As well as the emergence of Vox, the obscure anti-bullfighting animal rights party Pacma is predicted to win its first-ever seats.
And as the defence of Spain’s cultural symbols has come to the fore, the PP has put up two bullfighters and the widow of a matador killed in the ring as candidates.
Vox has recruited four retired military generals, including two who signed a manifesto against the Socialist government’s plan to exhume the remains of the dictator Franco from his colossal mausoleum outside Madrid.
Several Catalan politicians in custody while on trial for rebellion are also running, with the campaign including televised press conferences from prison by Catalonia’s former vice-president, Oriol Junqueras, and by Jordi Sànchez, candidate for the JxCAT party of self-exiled former Catalan leader Carles Puigdemont.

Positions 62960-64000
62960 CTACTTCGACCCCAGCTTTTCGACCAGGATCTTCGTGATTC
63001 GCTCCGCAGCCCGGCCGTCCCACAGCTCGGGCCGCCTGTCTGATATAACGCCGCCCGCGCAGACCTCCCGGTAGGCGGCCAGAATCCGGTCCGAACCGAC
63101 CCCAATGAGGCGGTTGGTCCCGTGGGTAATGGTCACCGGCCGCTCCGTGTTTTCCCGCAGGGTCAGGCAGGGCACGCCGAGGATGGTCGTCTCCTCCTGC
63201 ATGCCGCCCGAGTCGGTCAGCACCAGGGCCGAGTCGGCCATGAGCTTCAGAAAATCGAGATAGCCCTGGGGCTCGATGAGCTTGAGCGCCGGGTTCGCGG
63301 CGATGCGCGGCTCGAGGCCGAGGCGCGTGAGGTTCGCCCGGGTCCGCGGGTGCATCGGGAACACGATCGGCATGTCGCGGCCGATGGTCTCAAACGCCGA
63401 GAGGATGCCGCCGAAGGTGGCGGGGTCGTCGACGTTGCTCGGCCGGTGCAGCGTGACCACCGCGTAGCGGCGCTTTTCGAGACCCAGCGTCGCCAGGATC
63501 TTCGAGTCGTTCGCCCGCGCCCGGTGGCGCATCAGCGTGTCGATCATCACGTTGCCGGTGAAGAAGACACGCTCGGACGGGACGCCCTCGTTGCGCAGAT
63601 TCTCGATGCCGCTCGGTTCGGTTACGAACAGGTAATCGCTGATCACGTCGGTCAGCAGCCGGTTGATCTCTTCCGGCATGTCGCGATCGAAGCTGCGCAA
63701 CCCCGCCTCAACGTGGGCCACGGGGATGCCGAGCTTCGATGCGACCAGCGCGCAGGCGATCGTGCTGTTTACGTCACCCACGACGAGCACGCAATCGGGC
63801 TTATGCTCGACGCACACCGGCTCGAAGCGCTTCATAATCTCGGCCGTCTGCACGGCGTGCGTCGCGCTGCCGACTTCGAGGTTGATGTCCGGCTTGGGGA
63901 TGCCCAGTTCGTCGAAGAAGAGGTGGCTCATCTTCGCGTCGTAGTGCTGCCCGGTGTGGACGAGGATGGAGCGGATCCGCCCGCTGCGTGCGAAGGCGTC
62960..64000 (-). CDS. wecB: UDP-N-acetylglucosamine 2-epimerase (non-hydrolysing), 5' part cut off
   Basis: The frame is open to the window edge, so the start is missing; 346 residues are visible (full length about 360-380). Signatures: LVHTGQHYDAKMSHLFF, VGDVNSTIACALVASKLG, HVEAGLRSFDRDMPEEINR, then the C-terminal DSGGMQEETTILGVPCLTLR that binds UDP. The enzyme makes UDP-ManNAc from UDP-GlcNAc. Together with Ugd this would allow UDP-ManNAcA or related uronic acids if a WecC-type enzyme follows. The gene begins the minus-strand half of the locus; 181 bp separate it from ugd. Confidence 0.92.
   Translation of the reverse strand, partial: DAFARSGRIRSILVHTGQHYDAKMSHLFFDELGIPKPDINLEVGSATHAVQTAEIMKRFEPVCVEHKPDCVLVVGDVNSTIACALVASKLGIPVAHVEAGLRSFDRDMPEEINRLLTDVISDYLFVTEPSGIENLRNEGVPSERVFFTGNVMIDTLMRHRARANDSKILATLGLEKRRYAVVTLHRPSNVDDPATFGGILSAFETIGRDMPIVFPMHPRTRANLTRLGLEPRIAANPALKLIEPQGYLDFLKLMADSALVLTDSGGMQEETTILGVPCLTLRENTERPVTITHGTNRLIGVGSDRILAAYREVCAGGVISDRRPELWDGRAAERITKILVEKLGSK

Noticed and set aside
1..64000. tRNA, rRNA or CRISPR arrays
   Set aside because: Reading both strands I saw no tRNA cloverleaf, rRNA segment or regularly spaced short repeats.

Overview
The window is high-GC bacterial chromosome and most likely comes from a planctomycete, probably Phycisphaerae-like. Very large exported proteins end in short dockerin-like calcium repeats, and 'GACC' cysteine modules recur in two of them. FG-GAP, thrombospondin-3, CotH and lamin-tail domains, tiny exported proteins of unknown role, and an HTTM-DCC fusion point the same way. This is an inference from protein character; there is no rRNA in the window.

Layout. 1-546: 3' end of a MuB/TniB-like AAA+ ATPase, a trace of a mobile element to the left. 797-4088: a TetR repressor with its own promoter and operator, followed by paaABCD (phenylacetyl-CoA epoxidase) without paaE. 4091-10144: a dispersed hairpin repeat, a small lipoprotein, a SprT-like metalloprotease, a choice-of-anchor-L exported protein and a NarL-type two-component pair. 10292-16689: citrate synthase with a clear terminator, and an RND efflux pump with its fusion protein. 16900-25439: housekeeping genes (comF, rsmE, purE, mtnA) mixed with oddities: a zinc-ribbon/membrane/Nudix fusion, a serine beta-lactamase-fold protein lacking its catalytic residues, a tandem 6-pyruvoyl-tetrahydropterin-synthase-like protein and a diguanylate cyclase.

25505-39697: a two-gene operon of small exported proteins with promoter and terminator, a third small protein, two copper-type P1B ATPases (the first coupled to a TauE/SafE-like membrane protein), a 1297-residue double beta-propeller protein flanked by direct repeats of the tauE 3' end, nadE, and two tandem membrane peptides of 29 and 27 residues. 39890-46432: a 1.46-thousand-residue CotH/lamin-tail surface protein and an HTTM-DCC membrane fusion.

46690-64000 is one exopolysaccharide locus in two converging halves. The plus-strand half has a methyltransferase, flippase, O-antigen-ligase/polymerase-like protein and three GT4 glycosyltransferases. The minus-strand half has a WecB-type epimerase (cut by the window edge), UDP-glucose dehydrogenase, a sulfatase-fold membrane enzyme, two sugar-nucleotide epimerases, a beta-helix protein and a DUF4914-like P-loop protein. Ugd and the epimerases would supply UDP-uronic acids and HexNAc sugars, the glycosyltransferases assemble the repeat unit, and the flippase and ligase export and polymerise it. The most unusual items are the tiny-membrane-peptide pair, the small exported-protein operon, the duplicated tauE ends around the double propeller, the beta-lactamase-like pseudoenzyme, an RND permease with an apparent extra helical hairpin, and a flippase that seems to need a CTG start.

Post-election negotiations will inevitably be made even more complex by regional and local elections in May, leading to a potential spider’s web of multiple coalition deals being thrashed out across Spain.
Not that many Spaniards may care. During the almost year-long political paralysis of 2016 the economy continued to improve and unemployment fell by two percentage points.